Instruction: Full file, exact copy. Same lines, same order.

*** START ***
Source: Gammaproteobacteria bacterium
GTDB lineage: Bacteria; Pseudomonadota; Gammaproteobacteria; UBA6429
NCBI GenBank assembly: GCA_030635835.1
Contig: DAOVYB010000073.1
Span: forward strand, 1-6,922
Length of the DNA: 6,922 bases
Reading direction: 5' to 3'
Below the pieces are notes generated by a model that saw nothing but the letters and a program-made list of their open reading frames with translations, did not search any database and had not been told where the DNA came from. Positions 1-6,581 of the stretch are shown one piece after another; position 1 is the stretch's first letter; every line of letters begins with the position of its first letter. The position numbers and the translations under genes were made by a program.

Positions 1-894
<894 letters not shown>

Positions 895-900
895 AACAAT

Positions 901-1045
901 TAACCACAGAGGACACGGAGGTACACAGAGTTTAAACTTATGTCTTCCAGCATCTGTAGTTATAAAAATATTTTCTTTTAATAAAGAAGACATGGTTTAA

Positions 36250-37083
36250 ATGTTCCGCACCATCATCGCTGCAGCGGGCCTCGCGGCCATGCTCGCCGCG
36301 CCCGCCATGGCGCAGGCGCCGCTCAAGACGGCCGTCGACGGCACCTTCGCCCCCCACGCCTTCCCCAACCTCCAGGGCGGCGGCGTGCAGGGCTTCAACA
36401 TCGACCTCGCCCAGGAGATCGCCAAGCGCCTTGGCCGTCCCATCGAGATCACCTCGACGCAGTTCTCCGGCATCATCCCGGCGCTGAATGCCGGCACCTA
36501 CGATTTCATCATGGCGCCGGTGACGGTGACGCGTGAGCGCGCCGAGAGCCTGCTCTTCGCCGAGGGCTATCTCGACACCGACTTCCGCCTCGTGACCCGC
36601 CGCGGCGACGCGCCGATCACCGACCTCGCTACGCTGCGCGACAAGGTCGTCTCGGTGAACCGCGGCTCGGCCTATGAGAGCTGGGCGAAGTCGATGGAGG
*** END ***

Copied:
Source: Gammaproteobacteria bacterium
GTDB lineage: Bacteria; Pseudomonadota; Gammaproteobacteria; UBA6429
NCBI GenBank assembly: GCA_030635835.1
Contig: DAOVYB010000073.1
Span: forward strand, 1-6,922
Length of the DNA: 6,922 bases
Reading direction: 5' to 3'
Below the pieces are notes generated by a model that saw nothing but the letters and a program-made list of their open reading frames with translations, did not search any database and had not been told where the DNA came from. Positions 1-6,581 of the stretch are shown one piece after another; position 1 is the stretch's first letter; every line of letters begins with the position of its first letter. The position numbers and the translations under genes were made by a program.

Positions 1-894
<894 letters not shown>

Positions 895-900
895 AACAAT

Positions 901-1045
901 TAACCACAGAGGACACGGAGGTACACAGAGTTTAAACTTATGTCTTCCAGCATCTGTAGTTATAAAAATATTTTCTTTTAATAAAGAAGACATGGTTTAA

Positions 36250-37083
36250 ATGTTCCGCACCATCATCGCTGCAGCGGGCCTCGCGGCCATGCTCGCCGCG
36301 CCCGCCATGGCGCAGGCGCCGCTCAAGACGGCCGTCGACGGCACCTTCGCCCCCCACGCCTTCCCCAACCTCCAGGGCGGCGGCGTGCAGGGCTTCAACA
36401 TCGACCTCGCCCAGGAGATCGCCAAGCGCCTTGGCCGTCCCATCGAGATCACCTCGACGCAGTTCTCCGGCATCATCCCGGCGCTGAATGCCGGCACCTA
36501 CGATTTCATCATGGCGCCGGTGACGGTGACGCGTGAGCGCGCCGAGAGCCTGCTCTTCGCCGAGGGCTATCTCGACACCGACTTCCGCCTCGTGACCCGC
36601 CGCGGCGACGCGCCGATCACCGACCTCGCTACGCTGCGCGACAAGGTCGTCTCGGTGAACCGCGGCTCGGCCTATGAGAGCTGGGCGAAGTCGATGGAGG